Idle No More is a grassroots Indigenous led movement that five years ago inspired communities across the globe to stand up for mother earth. In Winnipeg, INM evolved into what we often refer to as the village. Bannock Lady Althea Guiboche inspired so many to give what they could, wherever they could, to our relatives who needed something simple like respect, and a hot meal, all in honour of the village we once had. Our community never stopped working, and our example was and is our message. I work as hard as I can as a storyteller and organizer to honour the village of yesterday and the one we are building.
Five years later, we have many groups in the village continuously challenging the main stream population to define what justice really means. To remember which traditional territory we are on and to reach out to the original inhabitants of that territory. We have many helpers still working hard to learn their language, learn ceremony and culture, and live the teachings that our knowledge keepers kept safe for us. We have many allies who are working to unlearn the lies they have been taught and are taking direction from knowledge keepers who want to help save this planet. Five years later we have learned to organize, communicate, and call people in to the circle in a kind but truthful way.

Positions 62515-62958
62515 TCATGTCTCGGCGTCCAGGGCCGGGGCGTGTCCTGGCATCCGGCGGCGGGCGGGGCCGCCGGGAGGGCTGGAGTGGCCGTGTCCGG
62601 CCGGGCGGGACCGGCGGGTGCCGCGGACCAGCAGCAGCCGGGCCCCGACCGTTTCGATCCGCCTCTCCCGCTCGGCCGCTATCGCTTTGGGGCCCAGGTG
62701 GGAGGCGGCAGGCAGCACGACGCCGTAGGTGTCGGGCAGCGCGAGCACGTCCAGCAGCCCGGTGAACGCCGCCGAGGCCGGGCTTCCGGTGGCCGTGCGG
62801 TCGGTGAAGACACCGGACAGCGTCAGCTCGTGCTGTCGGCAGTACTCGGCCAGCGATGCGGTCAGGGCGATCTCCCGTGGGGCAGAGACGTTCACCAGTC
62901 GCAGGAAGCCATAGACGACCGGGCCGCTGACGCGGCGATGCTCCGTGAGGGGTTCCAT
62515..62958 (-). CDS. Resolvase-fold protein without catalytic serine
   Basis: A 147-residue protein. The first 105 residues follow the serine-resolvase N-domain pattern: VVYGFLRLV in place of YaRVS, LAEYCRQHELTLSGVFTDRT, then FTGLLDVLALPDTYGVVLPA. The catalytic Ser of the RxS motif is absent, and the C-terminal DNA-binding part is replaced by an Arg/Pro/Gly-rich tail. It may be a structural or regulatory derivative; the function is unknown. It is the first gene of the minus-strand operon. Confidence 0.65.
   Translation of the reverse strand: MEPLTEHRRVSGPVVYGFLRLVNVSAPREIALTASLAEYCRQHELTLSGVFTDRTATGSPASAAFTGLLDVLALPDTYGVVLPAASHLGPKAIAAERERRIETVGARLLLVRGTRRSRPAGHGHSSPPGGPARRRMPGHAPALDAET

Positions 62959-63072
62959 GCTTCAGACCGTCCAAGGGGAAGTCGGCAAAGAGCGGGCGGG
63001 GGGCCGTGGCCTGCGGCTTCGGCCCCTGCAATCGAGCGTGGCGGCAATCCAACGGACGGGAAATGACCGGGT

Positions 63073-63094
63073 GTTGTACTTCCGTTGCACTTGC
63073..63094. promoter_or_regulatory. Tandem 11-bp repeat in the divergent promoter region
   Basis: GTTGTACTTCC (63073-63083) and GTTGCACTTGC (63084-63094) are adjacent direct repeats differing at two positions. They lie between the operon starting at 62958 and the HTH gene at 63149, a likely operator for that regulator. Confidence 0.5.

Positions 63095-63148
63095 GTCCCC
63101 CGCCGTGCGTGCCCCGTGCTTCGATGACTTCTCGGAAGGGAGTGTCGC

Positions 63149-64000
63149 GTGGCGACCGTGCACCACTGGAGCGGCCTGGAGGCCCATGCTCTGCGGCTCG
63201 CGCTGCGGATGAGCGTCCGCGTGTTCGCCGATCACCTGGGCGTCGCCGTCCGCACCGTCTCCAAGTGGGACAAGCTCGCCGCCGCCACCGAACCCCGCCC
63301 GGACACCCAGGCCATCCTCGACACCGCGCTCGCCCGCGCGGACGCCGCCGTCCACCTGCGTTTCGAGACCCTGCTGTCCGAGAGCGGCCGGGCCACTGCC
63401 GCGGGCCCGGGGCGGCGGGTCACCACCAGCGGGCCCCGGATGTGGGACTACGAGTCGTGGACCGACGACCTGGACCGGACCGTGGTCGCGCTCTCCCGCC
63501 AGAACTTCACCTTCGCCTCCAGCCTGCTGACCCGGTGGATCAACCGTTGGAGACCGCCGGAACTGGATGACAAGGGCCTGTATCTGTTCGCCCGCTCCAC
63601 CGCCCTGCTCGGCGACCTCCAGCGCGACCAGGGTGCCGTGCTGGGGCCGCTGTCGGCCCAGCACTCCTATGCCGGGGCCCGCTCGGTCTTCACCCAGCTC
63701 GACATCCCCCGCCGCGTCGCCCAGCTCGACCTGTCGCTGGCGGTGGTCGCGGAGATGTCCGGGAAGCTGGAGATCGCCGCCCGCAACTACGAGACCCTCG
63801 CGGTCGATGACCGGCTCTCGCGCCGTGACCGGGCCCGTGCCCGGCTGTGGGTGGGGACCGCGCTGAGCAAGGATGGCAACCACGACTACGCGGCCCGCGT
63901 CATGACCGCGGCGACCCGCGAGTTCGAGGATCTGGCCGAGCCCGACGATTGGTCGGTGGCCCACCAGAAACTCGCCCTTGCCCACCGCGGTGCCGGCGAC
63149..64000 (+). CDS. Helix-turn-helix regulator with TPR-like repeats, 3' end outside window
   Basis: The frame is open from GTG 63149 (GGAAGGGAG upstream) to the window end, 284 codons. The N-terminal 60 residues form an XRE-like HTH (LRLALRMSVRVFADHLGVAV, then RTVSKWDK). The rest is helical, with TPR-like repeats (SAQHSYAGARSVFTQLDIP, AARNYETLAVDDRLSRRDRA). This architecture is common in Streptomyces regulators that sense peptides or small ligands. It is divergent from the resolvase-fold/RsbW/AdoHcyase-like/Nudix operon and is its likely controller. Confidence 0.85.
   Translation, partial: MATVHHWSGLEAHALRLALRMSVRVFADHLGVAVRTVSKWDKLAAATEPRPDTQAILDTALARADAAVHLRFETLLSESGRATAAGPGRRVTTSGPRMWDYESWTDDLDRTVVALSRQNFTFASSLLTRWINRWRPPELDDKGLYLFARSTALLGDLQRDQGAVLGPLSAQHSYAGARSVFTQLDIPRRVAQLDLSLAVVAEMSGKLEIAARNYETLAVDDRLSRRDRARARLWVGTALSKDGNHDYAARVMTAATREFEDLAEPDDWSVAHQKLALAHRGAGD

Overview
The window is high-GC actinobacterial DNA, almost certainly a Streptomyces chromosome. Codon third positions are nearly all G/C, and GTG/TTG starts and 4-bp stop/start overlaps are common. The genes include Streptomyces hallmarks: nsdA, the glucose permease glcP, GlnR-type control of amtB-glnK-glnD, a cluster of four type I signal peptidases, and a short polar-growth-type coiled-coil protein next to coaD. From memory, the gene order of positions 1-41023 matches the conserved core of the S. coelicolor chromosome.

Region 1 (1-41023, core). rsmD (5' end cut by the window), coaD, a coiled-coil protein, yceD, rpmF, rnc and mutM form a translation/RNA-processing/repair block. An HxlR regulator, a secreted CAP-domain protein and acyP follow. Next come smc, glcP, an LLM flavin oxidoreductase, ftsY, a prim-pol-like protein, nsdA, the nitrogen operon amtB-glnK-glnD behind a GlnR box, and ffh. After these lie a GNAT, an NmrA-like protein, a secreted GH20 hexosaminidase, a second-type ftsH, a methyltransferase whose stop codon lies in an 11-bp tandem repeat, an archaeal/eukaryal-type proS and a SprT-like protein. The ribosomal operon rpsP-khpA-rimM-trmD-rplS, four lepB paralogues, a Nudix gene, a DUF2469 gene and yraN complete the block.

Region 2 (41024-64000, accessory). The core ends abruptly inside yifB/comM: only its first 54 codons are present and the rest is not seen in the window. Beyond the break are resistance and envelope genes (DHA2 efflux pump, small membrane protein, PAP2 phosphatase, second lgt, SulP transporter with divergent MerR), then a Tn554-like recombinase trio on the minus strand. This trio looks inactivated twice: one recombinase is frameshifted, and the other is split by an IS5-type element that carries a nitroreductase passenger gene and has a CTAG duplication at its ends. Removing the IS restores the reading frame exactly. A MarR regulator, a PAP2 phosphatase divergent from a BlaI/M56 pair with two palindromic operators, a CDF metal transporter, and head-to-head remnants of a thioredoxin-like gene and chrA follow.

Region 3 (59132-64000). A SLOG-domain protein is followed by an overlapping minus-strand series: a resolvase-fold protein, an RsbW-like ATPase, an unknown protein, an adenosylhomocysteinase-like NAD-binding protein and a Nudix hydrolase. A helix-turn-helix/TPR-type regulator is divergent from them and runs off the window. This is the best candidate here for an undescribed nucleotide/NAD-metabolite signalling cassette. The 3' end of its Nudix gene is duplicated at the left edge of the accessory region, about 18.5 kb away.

Our message is the same, but has evolved. Instead of wanting to be idle no more, where we are giving attention to the fact that some considered us idle in the past, we now say we are the village. We build up the village by sharing our gifts, we find our roles in the village by watching listening and acting where we can. We want to demonstrate we know what the solutions are and it’s something knowledge keepers have said for generations: we are all related.
Is there still a lot of work to do? Yes!! But have things changed in this country for the better for Indigenous people’s and especially Indigenous kids?? While awareness of these challenges is definitely increased, I think we all must look to the state and quality of our relationships with First Nations, Metis and Inuit people to find the answer. There are still communities that need water. There are still kids that can and should be returned to their families. There are still unprecedented levels of incarceration of indigenous peoples in federal and provincial institutions. There are still young people taking their own lives. While many will look at these factors and say we are suffering from intergenerational trauma, I would challenge those folks to realize the village is a testament to the fact that intergenerational love is stronger than the systems that tried and are trying to “kill the Indian in the child”.
We’ve come a long way but we still have a lot of work to do. If we do it together, as relatives, Indigenous and non-Indigenous alike, I believe we can get there! Happy birthday Idle No More, I am so grateful for this village.